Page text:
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Petition will force Obama to take a stand on CISPA

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One hundred thousand Americans have now pledged their opposition to the Cyber Intelligence Security Protection Act (CISPA) in a petition to the White House.

While the Obama administration’s We The People  petitions don't guarantee any action, they do automatically merit an official response. And President Obama has been mum on the controversial CISPA—which he once promised to veto—for almost a year now.

Now he's going to have to speak up.

Privacy advocates viciously oppose CISPA, as it would allow Web companies to sometimes bypass privacy laws and share your personal info with the federal government. Back when it was first introduced to Congress in 2012, the White House was unequivocal that CISPA's privacy issues were bad enough that President Obama would never sign it.

But that was a year ago, and things have changed.

A short list of developments since the White House veto promise: CISPA failed in 2012, then was reintroduced in February 2013. Obama's cybersecurity coordinator, Howard Schmidt, believed to have heavily influenced the President's anti-CISPA stance, abruptly retired. Obama has issued an executive order that reflects his own idea of cybersecurity—which contains some of CISPA's provisions.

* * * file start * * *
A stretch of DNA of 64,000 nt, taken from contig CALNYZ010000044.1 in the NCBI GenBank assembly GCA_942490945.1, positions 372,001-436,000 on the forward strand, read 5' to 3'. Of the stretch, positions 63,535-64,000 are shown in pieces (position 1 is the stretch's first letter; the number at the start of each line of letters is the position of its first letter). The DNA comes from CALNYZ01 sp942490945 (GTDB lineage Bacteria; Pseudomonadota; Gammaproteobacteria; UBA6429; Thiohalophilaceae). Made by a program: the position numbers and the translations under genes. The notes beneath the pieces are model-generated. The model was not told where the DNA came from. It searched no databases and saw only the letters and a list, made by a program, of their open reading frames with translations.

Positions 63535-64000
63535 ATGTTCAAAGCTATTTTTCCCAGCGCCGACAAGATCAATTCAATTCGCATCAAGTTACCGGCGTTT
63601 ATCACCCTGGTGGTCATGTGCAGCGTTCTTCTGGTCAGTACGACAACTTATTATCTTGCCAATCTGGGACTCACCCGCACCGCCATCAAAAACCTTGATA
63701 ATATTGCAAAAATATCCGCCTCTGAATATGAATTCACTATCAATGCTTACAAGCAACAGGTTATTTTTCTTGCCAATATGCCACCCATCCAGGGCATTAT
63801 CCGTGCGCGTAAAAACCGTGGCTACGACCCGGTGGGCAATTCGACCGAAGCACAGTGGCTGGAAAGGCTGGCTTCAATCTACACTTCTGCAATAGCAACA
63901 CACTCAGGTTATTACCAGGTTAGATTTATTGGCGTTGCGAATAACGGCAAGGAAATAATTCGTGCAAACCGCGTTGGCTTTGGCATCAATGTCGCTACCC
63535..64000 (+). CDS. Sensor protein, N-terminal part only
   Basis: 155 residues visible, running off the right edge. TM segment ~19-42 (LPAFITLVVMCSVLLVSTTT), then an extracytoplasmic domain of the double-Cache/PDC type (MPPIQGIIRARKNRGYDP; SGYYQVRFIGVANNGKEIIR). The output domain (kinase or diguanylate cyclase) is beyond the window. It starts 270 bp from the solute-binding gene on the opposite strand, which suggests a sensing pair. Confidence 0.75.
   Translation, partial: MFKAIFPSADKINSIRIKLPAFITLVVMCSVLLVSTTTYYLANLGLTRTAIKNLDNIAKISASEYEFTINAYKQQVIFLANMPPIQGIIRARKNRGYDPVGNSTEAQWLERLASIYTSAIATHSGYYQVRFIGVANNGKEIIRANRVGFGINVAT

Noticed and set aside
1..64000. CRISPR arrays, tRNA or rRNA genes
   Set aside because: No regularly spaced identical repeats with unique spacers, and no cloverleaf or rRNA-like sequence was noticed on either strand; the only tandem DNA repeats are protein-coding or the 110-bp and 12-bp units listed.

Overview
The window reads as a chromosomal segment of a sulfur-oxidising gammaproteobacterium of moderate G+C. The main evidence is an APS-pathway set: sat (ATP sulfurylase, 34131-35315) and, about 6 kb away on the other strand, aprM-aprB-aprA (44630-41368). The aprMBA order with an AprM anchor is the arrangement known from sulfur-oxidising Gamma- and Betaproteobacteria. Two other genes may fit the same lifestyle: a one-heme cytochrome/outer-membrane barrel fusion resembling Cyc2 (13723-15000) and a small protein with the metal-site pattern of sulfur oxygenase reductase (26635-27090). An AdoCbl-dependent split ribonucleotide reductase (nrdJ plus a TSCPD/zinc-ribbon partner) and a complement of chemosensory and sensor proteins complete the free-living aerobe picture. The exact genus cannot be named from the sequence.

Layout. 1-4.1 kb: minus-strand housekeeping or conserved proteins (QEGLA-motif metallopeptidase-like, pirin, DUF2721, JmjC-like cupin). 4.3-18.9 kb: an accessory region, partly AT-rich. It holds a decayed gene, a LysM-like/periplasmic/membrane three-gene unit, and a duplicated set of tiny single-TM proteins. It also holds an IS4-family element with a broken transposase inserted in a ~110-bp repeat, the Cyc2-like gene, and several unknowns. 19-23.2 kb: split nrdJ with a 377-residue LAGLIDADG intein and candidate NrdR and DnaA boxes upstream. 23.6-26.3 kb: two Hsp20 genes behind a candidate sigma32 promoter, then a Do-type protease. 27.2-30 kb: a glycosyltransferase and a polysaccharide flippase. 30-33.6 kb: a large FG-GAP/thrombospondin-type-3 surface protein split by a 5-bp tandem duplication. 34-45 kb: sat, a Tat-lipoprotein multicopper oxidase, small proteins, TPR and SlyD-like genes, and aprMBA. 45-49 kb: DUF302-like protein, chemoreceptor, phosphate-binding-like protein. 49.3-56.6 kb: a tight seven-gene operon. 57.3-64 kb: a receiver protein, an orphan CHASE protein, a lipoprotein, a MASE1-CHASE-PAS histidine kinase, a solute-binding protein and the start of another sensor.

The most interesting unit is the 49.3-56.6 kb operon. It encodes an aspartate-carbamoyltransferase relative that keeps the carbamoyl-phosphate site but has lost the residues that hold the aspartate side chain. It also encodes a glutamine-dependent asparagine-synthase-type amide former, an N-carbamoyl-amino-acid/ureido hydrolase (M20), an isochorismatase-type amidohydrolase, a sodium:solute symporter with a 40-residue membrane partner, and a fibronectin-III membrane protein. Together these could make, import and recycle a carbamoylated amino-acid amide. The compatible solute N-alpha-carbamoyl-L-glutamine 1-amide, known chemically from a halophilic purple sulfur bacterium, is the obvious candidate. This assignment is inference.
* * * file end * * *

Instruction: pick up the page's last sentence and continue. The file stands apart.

And cybersecurity has become a much hotter topic in Washington, especially since as a major report concluded that the Chinese army is responsible for repeated attacks on U.S. networks.

All the while, CISPA author Mike Rogers (R-Mich.) has insisted that Obama will change his mind.

A White House representative told the Daily Dot that Obama's advisors wouldn't reiterate a stance on CISPA unless it passed the House and stood before the Senate. She did, however, stress the position that cybersecurity laws should involve making it easier for companies to share information with the federal government, but that "they must include proper privacy and civil liberties protections."

Of course, CISPA's sponsors also think their bill has plenty of privacy protections already—much to the frustration of privacy advocates.

Photo via Wikimedia Commons